1. anon(4275744)'s Avatar
    Read this on CBC. Any worries for new phones (Z10)?

    http://www.cbc.ca/news/technology/st...hard-hack.html


    From Zed to U via CB10
    BergerKing likes this.
    07-22-13 10:14 PM
  2. Kris Simundson's Avatar
    It's for anyone still running a sim card from a few years back.

    Best part is this in the article. Go BlackBerry Go
    SIM card security flaws?-img_20130883.png

    Posted via CB10
    07-22-13 11:17 PM
  3. BergerKing's Avatar
    Read this on CBC. Any worries for new phones (Z10)?

    Cellphone SIM cards contain 'significant' security flaw - Technology & Science - CBC News

    From Zed to U via CB10
    Seems that potentially any phone that uses a SIM card could be exploited. My hope is that it doesn't become a major issue before it can be corrected. As Kris posted, they have been asking for the new standards, but have they been implemented yet?
    07-22-13 11:18 PM
  4. anon(4275744)'s Avatar
    That was my question. I don't know enough about SIMS. Must educate myself. It mat be blind, but I have faith in Blackberry. I am confident they are assessing the risk.

    From Zed to U via CB10
    07-22-13 11:45 PM
  5. Kris Simundson's Avatar
    This was actually discussed in the "leak" group. It's based on old SIM tech, any newer SIM cards or the "LTE" SIM Cards are safe.

    Posted via CB10
    07-22-13 11:49 PM
  6. anon(4275744)'s Avatar
    This was actually discussed in the "leak" group. It's based on old SIM tech, any newer SIM cards or the "LTE" SIM Cards are safe.

    Posted via CB10
    New meaning?
    My 2 kids have 9900's from Rogers in March of 2012.

    From Zed to U via CB10
    07-22-13 11:52 PM
  7. Kris Simundson's Avatar
    New meaning?
    My 2 kids have 9900's from Rogers in March of 2012.

    From Zed to U via CB10
    Just head in to rogers, and purchase two new SIM cards, all newer SIM's in the past year are "LTE" SIM cards and secure. You actually should have the proper SIM's, but what's $20 for added peace of mind

    Sent from my Q10 using Tapatalk 2
    07-23-13 12:33 AM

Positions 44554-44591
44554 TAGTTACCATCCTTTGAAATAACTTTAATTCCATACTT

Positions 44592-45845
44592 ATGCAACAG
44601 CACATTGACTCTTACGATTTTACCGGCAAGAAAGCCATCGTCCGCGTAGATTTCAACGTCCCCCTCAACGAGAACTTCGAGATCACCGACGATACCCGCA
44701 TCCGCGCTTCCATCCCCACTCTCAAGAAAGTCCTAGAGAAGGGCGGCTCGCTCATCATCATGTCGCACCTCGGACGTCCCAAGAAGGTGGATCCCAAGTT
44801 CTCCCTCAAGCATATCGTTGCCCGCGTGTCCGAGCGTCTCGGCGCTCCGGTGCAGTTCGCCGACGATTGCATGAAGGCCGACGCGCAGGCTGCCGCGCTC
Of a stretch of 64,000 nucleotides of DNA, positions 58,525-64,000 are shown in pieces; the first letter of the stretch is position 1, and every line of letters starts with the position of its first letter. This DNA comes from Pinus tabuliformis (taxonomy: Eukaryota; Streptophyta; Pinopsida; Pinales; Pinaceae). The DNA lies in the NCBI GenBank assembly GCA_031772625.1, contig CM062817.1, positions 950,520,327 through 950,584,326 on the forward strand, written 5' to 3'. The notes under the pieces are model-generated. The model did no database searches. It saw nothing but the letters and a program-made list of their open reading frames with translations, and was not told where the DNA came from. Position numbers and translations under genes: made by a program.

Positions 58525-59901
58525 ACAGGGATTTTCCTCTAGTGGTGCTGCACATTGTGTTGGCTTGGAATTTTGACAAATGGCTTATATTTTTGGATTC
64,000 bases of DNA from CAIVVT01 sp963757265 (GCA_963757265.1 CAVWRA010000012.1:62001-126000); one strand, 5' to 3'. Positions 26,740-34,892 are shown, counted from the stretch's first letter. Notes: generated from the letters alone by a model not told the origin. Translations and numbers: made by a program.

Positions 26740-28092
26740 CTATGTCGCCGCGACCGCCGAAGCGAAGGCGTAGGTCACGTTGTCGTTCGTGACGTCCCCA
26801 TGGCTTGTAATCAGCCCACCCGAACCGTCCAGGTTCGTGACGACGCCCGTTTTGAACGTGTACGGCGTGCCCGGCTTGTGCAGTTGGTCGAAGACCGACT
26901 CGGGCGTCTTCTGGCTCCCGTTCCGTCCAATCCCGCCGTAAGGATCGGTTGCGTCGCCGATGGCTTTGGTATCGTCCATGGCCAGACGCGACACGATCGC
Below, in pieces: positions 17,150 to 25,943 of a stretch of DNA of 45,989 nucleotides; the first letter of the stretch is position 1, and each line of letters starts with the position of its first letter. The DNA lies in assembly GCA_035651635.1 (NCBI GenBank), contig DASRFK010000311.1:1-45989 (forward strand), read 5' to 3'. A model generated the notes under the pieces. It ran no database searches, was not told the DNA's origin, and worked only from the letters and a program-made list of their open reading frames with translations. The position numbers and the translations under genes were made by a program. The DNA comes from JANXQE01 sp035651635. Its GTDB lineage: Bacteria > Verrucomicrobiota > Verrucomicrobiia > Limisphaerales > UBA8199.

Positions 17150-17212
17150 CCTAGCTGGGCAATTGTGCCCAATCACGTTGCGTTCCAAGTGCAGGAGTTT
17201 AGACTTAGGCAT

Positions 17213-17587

8. Taigatrommel's Avatar
    New meaning?
    My 2 kids have 9900's from Rogers in March of 2012.

    From Zed to U via CB10
    You'll also need to know this is not a BlackBerry related issue, it concerns any phone manufactured by any company around the globe. However as Kris already stated, newer SIM-cards are fine. IMO your early 2012 SIMs should be fine too, however if it really concerns you, you can get your mind some peace by simply replacing those cards with new ones. Just ask your carrier about it, sometimes they might even hand them out for free if you bring a valid reason.

    The security hole mainly concerns people who are using their SIM cards since years, and there are quite some people doing so.
    07-23-13 04:41 AM
  9. smoothrunnings's Avatar
    Kris I doubt there are 3 billion people in the world still using the old GSMA cards, that's how many people reported as using these SIM cards, and the CBC numbers are too low, its estimated that a quarter of the 3 billion people around the world (750 million plus devices) are affected. RT NEWS has a more accurate account, there is far too much control over news that CBC reports to believe it.
    07-23-13 06:49 AM
  10. Sith_Apprentice's Avatar
    Kris I doubt there are 3 billion people in the world still using the old GSMA cards, that's how many people reported as using these SIM cards, and the CBC numbers are too low, its estimated that a quarter of the 3 billion people around the world (750 million plus devices) are affected. RT NEWS has a more accurate account, there is far too much control over news that CBC reports to believe it.
    750 million devices would still be a MASSIVE vulnerability in the system. Could you imagine a DDoS on the networks with 750 million devices simultaneously broadcasting? Or sending automated texts to those 7 digit SMS numbers that cost per month? Or how about cloning your SIM and (yes a stretch) making calls to terrorist organizations or enemies of the state? How about running up thousands of dollars in excess charges, or long distance?
    07-23-13 06:54 AM
  11. smoothrunnings's Avatar
    750 million devices would still be a MASSIVE vulnerability in the system. Could you imagine a DDoS on the networks with 750 million devices simultaneously broadcasting? Or sending automated texts to those 7 digit SMS numbers that cost per month? Or how about cloning your SIM and (yes a stretch) making calls to terrorist organizations or enemies of the state? How about running up thousands of dollars in excess charges, or long distance?
    Cool! The cell carriers would lose billions. I bet the flaw was intended but it was never intended for someone to figure it out and make it world news.
    07-23-13 07:44 AM

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